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Myth / Truth

There are a lot of misperceptions about the non-profit industry. Do you know the reality?

Check out these top five myths about non-profit careers:

Myth #1: There aren’t many full-time jobs in the non-profit sector.

While it’s true that the non-profit sector offers many volunteer, contract and part-time opportunities, it also supports 66,000 full-time employees in BC alone—and more than one million full-time employees across Canada. In fact, according to the HR Council of Canada, the majority of people in the nonprofit sector—71 per cent—are employed full time.

Myth #2: Working in the non-profit sector isn’t a stable career.

Although the non-profit sector was affected by the recession—just as the for-profit sector was—it’s bouncing back. In fact, as a wave of Baby Boomers prepares to retire, the non-profit sector will be actively looking for more people to fill the vacancies they leave at every level.

And non-profit employers attract loyal, long-term employees. According to the HR Council of Canada, more than half of all employees in the non-profit sector have been with their current employer for more than five years, and nearly one third have been with them for more than 10 years!

Myth #3: The non-profit sector attracts mostly older workers.

The non-profit sector is multigenerational, employing a cross-section of younger to older workers. Recently, the non-profit sector has started actively focusing on welcoming of younger leaders. In fact, a key outcome from the National Summit for the Charitable and Non-Profit Sector in 2012 was the recruitment and engagement of young leaders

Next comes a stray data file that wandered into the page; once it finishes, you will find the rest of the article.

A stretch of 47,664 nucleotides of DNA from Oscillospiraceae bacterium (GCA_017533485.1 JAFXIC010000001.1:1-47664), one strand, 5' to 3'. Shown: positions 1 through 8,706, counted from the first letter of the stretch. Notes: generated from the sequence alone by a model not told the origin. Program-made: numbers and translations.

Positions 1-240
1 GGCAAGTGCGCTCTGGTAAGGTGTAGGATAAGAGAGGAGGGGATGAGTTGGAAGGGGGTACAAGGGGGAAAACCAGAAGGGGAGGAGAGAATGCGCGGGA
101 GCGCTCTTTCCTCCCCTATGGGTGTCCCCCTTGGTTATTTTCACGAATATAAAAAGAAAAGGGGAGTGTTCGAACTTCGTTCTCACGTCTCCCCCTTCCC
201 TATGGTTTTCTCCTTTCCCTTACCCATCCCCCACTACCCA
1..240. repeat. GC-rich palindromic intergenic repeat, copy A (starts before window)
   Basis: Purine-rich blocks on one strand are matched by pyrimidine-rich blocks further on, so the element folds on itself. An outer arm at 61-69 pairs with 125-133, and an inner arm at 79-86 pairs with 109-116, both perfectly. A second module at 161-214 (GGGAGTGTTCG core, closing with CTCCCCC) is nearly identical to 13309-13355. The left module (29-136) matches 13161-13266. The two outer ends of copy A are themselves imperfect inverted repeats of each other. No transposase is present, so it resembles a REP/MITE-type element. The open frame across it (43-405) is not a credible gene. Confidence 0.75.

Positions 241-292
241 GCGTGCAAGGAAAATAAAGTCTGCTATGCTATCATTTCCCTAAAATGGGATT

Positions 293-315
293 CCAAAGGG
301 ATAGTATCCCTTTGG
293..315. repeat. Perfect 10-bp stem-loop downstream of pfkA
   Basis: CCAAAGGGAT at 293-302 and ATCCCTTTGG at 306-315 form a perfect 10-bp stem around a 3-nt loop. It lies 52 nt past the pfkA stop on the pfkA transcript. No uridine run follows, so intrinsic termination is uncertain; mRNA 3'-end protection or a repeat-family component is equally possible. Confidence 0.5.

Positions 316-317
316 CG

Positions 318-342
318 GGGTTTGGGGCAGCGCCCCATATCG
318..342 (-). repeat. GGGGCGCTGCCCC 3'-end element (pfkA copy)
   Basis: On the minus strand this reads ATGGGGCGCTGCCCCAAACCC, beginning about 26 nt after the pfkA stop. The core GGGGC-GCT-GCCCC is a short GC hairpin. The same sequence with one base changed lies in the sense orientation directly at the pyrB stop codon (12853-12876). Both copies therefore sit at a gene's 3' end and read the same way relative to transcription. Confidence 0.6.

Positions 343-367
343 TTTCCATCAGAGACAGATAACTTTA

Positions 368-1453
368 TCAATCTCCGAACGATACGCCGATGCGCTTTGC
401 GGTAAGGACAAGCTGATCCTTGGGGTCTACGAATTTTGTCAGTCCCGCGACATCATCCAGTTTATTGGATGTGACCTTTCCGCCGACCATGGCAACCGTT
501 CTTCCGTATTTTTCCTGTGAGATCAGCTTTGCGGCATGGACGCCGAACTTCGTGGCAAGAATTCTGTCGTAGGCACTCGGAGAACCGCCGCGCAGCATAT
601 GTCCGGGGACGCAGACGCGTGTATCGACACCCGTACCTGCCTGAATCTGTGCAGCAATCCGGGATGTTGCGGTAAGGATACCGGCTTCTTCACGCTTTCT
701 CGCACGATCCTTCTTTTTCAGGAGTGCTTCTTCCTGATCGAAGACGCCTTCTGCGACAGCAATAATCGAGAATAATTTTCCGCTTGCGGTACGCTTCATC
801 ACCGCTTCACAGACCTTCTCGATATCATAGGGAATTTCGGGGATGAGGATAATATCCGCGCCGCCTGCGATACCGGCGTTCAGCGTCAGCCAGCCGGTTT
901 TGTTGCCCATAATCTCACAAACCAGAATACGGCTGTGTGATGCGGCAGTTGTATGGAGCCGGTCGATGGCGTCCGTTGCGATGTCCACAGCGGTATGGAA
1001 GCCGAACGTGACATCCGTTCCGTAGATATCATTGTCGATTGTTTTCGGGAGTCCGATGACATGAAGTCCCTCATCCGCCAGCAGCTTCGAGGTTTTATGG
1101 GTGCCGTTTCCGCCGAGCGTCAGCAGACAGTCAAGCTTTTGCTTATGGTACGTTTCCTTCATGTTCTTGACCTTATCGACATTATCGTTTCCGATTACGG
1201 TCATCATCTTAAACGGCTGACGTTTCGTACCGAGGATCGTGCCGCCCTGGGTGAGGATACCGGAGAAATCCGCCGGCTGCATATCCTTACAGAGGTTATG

Myth #4: People work in non-profits because they can’t get private-sector jobs.

For many people, the non-profit sector is their first choice for a career, NOT a “last resort.” They are talented, well-educated and experienced, and they choose careers in this sector because it gives them the opportunity to use their talents to make a difference in the world. These people like their work and the people they work with, and they may also enjoy extra perks such as training, quick advancement and flexible work hours. An HR Council of Canada survey shows that 88 per cent of employees in the non-profit sector are satisfied with their current job.

Myth #5: Non-profit jobs don’t pay as well as private-sector jobs.

The reality is that non-profit organizations often need to stretch their funds to fulfill their mission. At the same time, non-profits are actively looking at ways to pay more competitive wages. Forward-thinking sector advocates such as Dan Pallotta are recognizing that compensation, individual performance and organizational success are deeply connected, and there’s a new movement to pay people what they’re worth in the non-profit sector. 

Today’s trends show that overall, non-profit wages in Canada have been increasing.

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